If less: Range of distances appropriate for life would be too narrow; tidal forces would disrupt the rotational period for a planet of the right distance; uv radiation would be inadequate for plants to make sugars and oxygen
25 Parent star age If older: Luminosity of star would change too quickly
If younger: Luminosity of star would change too quickly
26 Parent star color If redder: Photosynthetic response would be insufficient
If bluer: Photosynthetic response would be insufficient
27 Supernovae eruptions If too close: Life on the planet would be exterminated
If too far: Not enough heavy element ashes for the formation of rocky planets
If too infrequent: Not enough heavy element ashes for the formation of rocky planets
If too frequent: Life on the planet would be exterminated
28 White dwarf binaries If too few: Insufficient fluorine produced for life chemistry to proceed
If too many: Disruption of planetary orbits from stellar density; life on the planet would be exterminated
29 Surface gravity (escape velocity) If stronger: Atmosphere would retain too much ammonia and methane
If weaker: Planet's atmosphere would lose too much water
30 Distance from parent star If farther: Planet would be too cool for a stable water cycle
If closer: Planet would be too warm for a stable water cycle
31 Inclination of orbit If too great:  Temperature differences on the planet would be too extreme 
32 Orbital eccentricity If too great: Seasonal temperature differences would be too extreme 
33 Axial tilt If greater: Surface temperature differences would be too great
If less: Surface temperature differences would be too great
34 Rotation period If longer: Diurnal temperature differences would be too great
If shorter: Atmospheric wind velocities would be too great
35 Gravitational interaction with a moon If greater: Tidal effects on the oceans, atmosphere, and rotational period would be too severe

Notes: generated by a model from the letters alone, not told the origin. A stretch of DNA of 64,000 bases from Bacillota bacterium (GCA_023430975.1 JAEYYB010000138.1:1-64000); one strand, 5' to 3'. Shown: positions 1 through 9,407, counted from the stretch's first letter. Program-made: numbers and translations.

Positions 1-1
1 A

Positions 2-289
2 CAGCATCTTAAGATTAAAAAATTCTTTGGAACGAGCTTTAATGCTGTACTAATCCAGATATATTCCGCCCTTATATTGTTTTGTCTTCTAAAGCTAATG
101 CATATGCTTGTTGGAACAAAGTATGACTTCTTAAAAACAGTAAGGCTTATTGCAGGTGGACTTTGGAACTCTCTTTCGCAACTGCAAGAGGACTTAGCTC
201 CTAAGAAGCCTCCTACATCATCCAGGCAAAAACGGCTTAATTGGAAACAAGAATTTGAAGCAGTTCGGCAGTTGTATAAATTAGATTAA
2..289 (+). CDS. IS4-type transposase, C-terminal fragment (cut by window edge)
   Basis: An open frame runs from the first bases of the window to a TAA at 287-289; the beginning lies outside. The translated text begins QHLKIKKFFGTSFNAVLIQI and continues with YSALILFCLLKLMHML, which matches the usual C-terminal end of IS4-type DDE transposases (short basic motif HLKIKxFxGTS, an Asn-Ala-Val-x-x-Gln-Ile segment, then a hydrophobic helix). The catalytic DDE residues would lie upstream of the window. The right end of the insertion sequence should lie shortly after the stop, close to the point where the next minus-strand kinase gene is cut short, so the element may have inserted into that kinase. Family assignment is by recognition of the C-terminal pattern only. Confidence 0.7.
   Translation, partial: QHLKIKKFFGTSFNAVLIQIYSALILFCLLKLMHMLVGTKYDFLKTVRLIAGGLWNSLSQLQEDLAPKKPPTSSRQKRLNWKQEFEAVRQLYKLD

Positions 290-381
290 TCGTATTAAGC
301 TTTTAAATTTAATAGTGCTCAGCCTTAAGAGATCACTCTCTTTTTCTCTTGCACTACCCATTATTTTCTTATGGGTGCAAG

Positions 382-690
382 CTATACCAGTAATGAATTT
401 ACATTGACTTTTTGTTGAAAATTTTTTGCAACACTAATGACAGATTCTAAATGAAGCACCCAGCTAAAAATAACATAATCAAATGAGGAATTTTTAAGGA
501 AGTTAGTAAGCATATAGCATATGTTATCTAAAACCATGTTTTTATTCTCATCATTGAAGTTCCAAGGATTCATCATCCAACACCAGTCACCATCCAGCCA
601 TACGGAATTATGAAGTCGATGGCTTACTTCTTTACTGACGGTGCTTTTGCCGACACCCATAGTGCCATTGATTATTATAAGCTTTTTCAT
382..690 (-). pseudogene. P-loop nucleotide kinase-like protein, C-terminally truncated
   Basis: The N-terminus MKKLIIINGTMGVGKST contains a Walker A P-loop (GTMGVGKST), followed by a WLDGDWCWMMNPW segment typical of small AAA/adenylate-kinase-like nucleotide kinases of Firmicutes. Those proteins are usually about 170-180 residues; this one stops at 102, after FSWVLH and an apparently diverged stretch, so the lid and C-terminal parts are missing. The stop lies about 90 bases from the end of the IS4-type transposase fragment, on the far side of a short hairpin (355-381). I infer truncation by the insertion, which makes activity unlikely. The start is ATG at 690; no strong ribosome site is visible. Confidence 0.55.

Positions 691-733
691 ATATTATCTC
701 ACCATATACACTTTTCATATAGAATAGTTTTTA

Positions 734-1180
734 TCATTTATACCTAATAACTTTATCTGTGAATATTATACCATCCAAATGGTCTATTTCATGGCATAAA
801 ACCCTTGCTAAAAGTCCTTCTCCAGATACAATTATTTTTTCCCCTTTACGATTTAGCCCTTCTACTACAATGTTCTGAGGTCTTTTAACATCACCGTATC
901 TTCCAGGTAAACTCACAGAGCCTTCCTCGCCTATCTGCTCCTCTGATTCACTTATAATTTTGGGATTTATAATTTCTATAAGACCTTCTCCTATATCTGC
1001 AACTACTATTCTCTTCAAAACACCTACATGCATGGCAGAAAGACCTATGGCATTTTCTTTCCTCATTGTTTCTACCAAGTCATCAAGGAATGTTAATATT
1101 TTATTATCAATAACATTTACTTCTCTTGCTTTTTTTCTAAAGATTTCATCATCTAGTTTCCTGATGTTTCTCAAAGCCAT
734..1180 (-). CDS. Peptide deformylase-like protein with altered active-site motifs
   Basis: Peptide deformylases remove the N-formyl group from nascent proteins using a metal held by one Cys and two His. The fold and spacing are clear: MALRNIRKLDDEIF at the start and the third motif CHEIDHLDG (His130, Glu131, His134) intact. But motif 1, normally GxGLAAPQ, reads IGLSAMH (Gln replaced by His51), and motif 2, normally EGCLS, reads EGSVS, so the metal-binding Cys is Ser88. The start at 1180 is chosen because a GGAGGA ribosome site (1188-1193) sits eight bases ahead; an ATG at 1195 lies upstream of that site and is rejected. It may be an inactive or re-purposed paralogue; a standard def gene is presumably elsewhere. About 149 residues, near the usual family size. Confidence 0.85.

If less: Orbital obliquity changes would cause climatic instabilities
36 Magnetic field If stronger: Electromagnetic storms would be too severe
If weaker: Inadequate protection from hard stellar radiation
37 Thickness of crust If thicker: Too much oxygen would be transferred from the atmosphere to the crust
If thinner: Volcanic and tectonic activity would be too great
38 Albedo (ratio of reflected light to total amount falling on surface) If greater: Runaway ice age would develop
If less: Runaway green house effect would develop
39 Oxygen to nitrogen ratio in atmosphere If larger: Advanced life functions would proceed too quickly
If smaller: Advanced life functions would proceed too slowly
40 Carbon dioxide level in atmosphere If greater: Runaway greenhouse effect would develop
If less: Plants would not be able to maintain efficient photosynthesis
41 Water vapor level in atmosphere If greater: Runaway greenhouse effect would develop
If less: Rainfall would be too meager for advanced life on the land
42 Ozone level in atmosphere If greater: Surface temperatures would be too low
If less Surface temperatures would be too high; there would be too much uv radiation at the surface
43 Atmospheric electric discharge rate If greater: Too much fire destruction would occur
If less: Too little nitrogen would be fixed in the atmosphere
44 Oxygen quantity in atmosphere If greater: Plants and hydrocarbons would burn up too easily
If less: Advanced animals would have too little to breathe
45 Oceans to continents ratio If greater: Diversity and complexity of life-forms would be limited
If smaller: diversity and complexity of life-forms would be limited
46 Soil materializations If too nutrient poor: diversity and complexity of life-forms would be limited
If too nutrient rich: Diversity and complexity of life-forms would be limited
47 Seismic activity If greater: Too many life-forms would be destroyed
If less: Nutrients on ocean floors (from river runoff) would not be recycled to the continents through tectonic uplift
*(A function of three other fundamental constants, Planck's constant, the velocity of light, and the electron charge each of which, therefore, must be fine-tuned)

Source: http://www.doesgodexist.org